There are a number of mechanisms by which maternal stress during pregnancy might affect or re-program the responsivity of the HPA axis in off- spring and there is evidence for each. These include maternal glucocorticoid-induced alterations of the fetal HPA axis and epigenetic, intergenerational gene modifications14,24,26,28,34,45,47,56-60. Hippocam- pal inhibition of the HPA axis may also be affected by prenatal stress via the long-established effects of glucocorticoids on the hippocampus24,48,61,62. Ad- ditionally, prenatally stressed mice show higher lev- els of CRF in the CA3 region of the hippocampus63. Importantly, GR and CRF receptors, as well as CRF mRNA are affected in the F2 generation of dams that were stressed while pregnant64. This transgen- erational transmission is important evidence for the guidance of future studies.

5.    Prenatal Endocrine Disrupting Chemical Expo- sure and the Hypothalamic-Pituitary-Adrenal Axis: Evidence from Human and Animal Studies 
There is increasing evidence that the offspring of pregnant individuals exposed to endocrine-dis- rupting chemicals may also suffer adverse health outcomes. Here, we highlight the possibility that prenatal EDC exposure may result in adverse health outcomes via a similar mechanism to that of prena- tal stress exposure: through HPA axis dysregulation. Like prenatal stress, prenatal EDC exposure can alter HPA axis programming with health consequences later in life4,65. Prenatal exposure to EDCs ap- pears to disrupt the HPA axis on both the levels of the hypothalamus66 and the adrenals67. Addition- ally, EDCs can directly interact with glucocorticoid receptors68,69. Prenatal BPA exposure has been linked to alterations in basal cortisol levels3,4,70-72, cortisol response to a stressor4,70,71, and behavioral response to a stressor73. Prenatal BPA exposure has also been associated with variations in adrenal mass, composition, and histology70. A series of ad- ditional EDCs have also been observed to disrupt various aspects of the HPA axis. Prenatal PCB ex- posure causes alterations in basal and responsive cortisol72,73, and prenatal PFO contact alters CRF1 receptor gene expression in both the hypothalamus and pituitary74. In many of the cited animal and hu- man studies demonstrating physiologic effects of both prenatal stress and EDC exposure, sexually di- morphic results were appreciated4,70,73. Although outside the scope of this review, further considera- tion of the potential evolutionary and clinical signif- icance of sex-specific differences is warranted.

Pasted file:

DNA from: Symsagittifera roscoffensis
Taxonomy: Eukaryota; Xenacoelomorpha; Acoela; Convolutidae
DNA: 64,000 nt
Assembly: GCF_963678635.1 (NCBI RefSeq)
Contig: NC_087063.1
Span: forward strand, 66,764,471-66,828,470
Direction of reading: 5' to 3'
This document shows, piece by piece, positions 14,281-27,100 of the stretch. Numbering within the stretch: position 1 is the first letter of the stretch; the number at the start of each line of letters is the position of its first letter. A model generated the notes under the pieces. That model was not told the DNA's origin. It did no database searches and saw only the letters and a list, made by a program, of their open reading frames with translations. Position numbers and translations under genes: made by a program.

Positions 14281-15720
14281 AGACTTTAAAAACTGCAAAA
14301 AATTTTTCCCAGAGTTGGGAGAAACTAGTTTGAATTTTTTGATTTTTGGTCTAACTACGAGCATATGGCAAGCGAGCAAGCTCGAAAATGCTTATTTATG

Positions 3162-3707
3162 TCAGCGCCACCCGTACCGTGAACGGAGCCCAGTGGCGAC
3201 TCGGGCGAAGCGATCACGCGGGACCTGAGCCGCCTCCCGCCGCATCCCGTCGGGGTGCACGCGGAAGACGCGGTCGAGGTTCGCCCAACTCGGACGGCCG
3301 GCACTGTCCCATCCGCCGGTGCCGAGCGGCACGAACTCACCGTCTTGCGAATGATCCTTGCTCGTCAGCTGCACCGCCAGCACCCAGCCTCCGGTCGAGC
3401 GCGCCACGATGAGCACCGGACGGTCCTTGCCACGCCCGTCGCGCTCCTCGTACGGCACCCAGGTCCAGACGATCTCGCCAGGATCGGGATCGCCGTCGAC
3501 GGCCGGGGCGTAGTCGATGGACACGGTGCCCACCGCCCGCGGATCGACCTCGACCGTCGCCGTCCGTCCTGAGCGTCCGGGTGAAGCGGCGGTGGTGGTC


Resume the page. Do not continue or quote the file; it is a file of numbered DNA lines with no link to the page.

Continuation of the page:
In addition to the noted effects of prenatal EDC exposure on the components of the HPA axis, the chemicals result in behavioral effects which mimic those produced by stress. These include anxiety-like behaviors in animal models75 as well as anxiety and depression in humans76. A number of neurotransmit- ter systems, as well as HPA axis dysregulation have been implicated in the behavioral effects of EDCs76. Critically, the EDCs may alter the way in which these systems respond to stressors later in life. It has been shown that metals, which are endocrine disruptors, can interact with prenatal stress to affect endocrine and behavioral measures77.
Like prenatal stress, there is evidence that EDCs can cause epigenetic modifications which result in intergenerational changes to the function of the HPA axis78-81. Additionally, prenatal exposure to a mix- ture of EDCs alters the methylation status of the CRF1 receptor gene in the hippocampus of adult mice in a manner correlated with hyperactive be- havioral changes82.

6.    Intersection of Poverty, Stress, and Endocrine Disrupting Chemical Exposure